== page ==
From Perl to Python: restructuring a HPC workflow

Discussion in 'Python' started by neurino, Mar 27, 2013.

  1. neurino

    neurino Guest

    In the need for restructuring our daily workflow, i think it might be a
    good idea to ask the Python community and hopefully initiate a thread
    about pros and cons.

    We are a small group of people (approx. 10), working separetely on
    their own projects (each employee manages approx. 2-3 projects). We
    deal with high loads of data everyday.

    While the processing is accomplished with fortran and C programs mainly
    on three systems (one cluster, two standalone IBM HPCs, 8852 and p770,
    all managed by a grid-Engine), networking, pre/postprocessing, jobs
    queue administration and numerical analysis have been accomplished with
    Perl.

    This workflow has been flawless now for at least 15 years. New
    generations of employees have been given Perl scripts and they
    developed the tools further.

    If i think at the actual situation of Perl, i can't see a shiny time
    ahead. Perl 6 is far to be a reliable solution, the CPAN archive is
    slowing down. My idea is to persuade my colleagues to move toward
    Python-based solutions. But our concerns are that, in 3-4 years from
    now, the tools we are going to develop must be still scalable,
    mantainable, portable and of high-performance.

    We don't have any solid in-house know-how on Python. We just have to
    start everything from scracth. Where do you see advantages and
    drawbacks in switching from Perl to Python, given the work picture
    above?

    Thanks in advance for any opinions you might have.
    neurino, Mar 27, 2013
    #1
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  2. neurino

    rusi Guest

    On Mar 27, 4:29 pm, neurino <> wrote:
    > In the need for restructuring our daily workflow, i think it might be a
    > good idea to ask the Python community and hopefully initiate a thread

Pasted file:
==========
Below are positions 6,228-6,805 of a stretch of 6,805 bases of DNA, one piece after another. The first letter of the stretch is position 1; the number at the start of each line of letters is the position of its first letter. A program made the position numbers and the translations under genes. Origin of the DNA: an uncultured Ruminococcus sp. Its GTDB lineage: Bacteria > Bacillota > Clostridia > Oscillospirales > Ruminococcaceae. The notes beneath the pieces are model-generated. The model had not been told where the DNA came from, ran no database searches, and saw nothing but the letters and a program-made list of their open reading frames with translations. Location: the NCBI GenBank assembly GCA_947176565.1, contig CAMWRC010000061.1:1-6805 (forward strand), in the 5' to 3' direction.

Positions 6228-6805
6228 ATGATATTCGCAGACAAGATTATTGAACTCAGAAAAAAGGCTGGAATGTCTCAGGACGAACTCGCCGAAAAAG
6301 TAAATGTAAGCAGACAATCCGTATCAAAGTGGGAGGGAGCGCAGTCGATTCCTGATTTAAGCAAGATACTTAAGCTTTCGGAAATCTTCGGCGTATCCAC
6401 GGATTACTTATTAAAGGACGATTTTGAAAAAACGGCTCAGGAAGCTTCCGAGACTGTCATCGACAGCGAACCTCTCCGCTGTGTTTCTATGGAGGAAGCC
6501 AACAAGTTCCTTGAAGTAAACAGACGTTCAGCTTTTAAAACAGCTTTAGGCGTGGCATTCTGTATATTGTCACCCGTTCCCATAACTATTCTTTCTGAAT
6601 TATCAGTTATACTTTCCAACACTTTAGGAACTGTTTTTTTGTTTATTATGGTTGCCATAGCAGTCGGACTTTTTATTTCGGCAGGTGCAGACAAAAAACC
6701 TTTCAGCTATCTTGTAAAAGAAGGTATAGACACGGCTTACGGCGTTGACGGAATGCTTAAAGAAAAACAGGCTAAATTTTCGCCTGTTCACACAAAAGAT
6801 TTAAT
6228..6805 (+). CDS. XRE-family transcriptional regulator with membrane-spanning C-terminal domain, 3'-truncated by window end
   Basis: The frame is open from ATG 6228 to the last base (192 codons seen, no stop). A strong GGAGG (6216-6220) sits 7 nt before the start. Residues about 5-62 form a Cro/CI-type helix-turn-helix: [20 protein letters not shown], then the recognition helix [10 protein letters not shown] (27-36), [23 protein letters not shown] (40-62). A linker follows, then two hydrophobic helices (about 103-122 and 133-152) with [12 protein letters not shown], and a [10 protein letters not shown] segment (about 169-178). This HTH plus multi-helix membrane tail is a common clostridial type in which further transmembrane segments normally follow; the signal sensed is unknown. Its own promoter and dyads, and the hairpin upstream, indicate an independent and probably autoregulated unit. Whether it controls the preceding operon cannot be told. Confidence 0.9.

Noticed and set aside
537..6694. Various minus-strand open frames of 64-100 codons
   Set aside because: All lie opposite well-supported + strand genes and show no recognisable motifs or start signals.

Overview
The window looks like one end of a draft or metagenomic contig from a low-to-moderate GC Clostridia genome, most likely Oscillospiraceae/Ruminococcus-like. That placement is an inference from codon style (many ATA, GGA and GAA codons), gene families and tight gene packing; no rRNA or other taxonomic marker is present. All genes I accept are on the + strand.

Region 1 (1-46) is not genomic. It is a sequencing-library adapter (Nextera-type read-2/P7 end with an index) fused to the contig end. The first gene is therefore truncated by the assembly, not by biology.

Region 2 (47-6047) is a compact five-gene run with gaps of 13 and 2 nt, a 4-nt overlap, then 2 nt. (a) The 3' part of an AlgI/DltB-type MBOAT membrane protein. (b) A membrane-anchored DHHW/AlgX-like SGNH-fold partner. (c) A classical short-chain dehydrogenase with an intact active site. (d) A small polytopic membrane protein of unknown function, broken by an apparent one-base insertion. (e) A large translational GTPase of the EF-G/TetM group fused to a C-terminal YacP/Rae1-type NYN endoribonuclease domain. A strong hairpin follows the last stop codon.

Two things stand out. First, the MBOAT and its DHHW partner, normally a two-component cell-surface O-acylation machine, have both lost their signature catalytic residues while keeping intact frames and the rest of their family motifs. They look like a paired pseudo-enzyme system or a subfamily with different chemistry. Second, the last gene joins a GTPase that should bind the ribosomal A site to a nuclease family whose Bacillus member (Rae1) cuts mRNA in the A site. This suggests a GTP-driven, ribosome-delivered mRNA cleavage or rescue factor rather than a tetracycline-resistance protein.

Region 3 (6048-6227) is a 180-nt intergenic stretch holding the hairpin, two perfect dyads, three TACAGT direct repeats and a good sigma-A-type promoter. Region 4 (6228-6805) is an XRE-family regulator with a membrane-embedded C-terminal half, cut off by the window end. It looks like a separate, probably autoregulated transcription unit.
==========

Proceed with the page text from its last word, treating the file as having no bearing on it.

> about pros and cons.
    >
    > We are a small group of people (approx. 10), working separetely on
    > their own projects (each employee manages approx. 2-3 projects). We
    > deal with high loads of data everyday.
    >
    > While the processing is accomplished with fortran and C programs mainly
    > on three systems (one cluster, two standalone IBM HPCs,  8852 and p770,
    > all managed by a grid-Engine), networking, pre/postprocessing, jobs
    > queue administration and numerical analysis have been accomplished with
    > Perl.
    >
    > This workflow has been flawless now for at least 15 years. New
    > generations of employees have been given Perl scripts and they
    > developed the tools further.
    >
    > If i think at the actual situation of Perl, i can't see a shiny time
    > ahead. Perl 6 is far to be a reliable solution, the CPAN archive is
    > slowing down. My idea is to persuade my colleagues to move toward
    > Python-based solutions. But our concerns are that, in 3-4 years from
    > now, the tools we are going to develop must be still scalable,
    > mantainable, portable and of high-performance.
    >
    > We don't have any solid in-house know-how on Python. We just have to
    > start everything from scracth. Where do you see advantages and
    > drawbacks in switching from Perl to Python, given the work picture
    > above?
    >
    > Thanks in advance for any opinions you might have.


    Switching is always a con; see http://www.joelonsoftware.com/articles/fog0000000069.html